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Experimental cocoa cultivations systems in Cameroon: agronomical and economical performances assessment

Sounigo O., Feumba de Tchoua L.F., Ngnogue H.T., Mekondane R., Abolo D., Efombagn B., Bourgoing R.. 2017. In : Booklet of abstracts of the first International Symposium on Cocoa Research ISCR 2017. Lima : ICCO, p. 203-205. International Symposium on Cocoa Research ¿ ISCR 2017 : Promoting Advances in Research to Enhance the Profitability of Cocoa Farming. 1, 2017-11-13/2017-11-17, Lima (Pérou).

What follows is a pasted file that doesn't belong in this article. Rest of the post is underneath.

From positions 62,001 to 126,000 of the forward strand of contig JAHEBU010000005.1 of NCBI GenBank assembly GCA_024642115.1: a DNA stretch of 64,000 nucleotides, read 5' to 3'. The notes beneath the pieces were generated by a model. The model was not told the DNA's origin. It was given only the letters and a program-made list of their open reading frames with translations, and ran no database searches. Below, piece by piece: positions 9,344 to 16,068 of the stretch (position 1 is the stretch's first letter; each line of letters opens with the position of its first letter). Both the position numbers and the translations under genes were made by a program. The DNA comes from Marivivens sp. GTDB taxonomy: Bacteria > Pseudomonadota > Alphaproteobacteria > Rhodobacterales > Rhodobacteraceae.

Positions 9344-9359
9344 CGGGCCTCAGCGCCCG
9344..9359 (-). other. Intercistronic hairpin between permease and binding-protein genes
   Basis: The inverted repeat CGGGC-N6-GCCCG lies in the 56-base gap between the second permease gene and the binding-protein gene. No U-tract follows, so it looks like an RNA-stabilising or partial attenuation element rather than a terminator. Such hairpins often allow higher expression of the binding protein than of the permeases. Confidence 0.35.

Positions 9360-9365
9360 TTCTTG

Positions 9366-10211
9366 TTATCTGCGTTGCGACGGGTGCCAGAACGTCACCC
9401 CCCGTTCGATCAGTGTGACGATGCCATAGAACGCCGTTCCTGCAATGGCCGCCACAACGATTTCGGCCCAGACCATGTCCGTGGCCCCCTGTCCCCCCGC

On farm trial plots were set up in Cameroon, according to three intercropping designs: cocoa-fruit trees (970 cocoa trees and 160 fruit trees/ha), cocoa-oil palm trees (700 cocoa trees/ha and 120 oil palm trees / ha) and cocoa-coconut trees (810 cocoa trees / ha and 143 coconut trees/ha). Cocoa yield was recorded on 48 of these cocoa trial plots set up in five locations in Cameroon in 2006, 2007 and 2008, and showed a large range of variation (between 200 and 1,450 kg/ha/year) among plots, with an average value of 600 kg/ha/year, close to the yield usually observed on traditional cocoa plots in the central region of Cameroon. Despite their initial higher cocoa tree density, the plots where cocoa is intercropped with fruits trees show a slightly lower yield than the ones intercropped with oil palm or coconut trees. The yield of fruit trees was recorded on two sites (five plots per site) and was found to vary largely between these two sites. The gross revenue from fruits was estimated from information provided by four farmers in the site where fruit yield was higher, and was found to range between 300 and 800 US $/ha/year. In the case of two of the four plots, the cumulated annual gross revenue from cocoa and fruits was found higher than the one expected if the plot had been set up only with cocoa trees, at the cocoa density generally observed in the cocoa plots in this site (1,100 trees/ha). On the other hand, it appears that cocoa cultivation alone would have brought more revenues in the case of the two other plots. The gross annual revenue from oil palm trees, calculated from the information reported by four farmers, was found to range between 300 and 2,300 US$/ha. Two comparisons were made between annual cumulated gross revenues from cocoa and palm oil and 1) estimated revenue from cocoa if the plot was set up only with cocoa trees, at a 1,100 cocoa trees/ha 2) estimated revenue from palm oil if the plot was set up only with oil palm trees, at the recommended density of 169 trees/ha. 1)In the case of two of the four plots, intercropping failed to enhance the revenues from the plot. On the other hand, oil palm trees appeared to dramatically enhance the revenues from one of the other plot, while cocoa alone would have brought more revenue to the last plot. 2) In the case of three of the plots, intercropping cocoa with oil palm generated more revenue than oil palm only at the 169 oil palm trees/ha recommended density, the revenues being equivalent in the forth plot. The three farmers who sat up plots with intercropping cocoa with coconut trees in 2006 and 2007 whether failed to establish the coconut trees or, disappointed by the agronomical and economical of these trees, partially replaced them with oil palm trees. The consequences of these results for intercropping are discussed in the paper.

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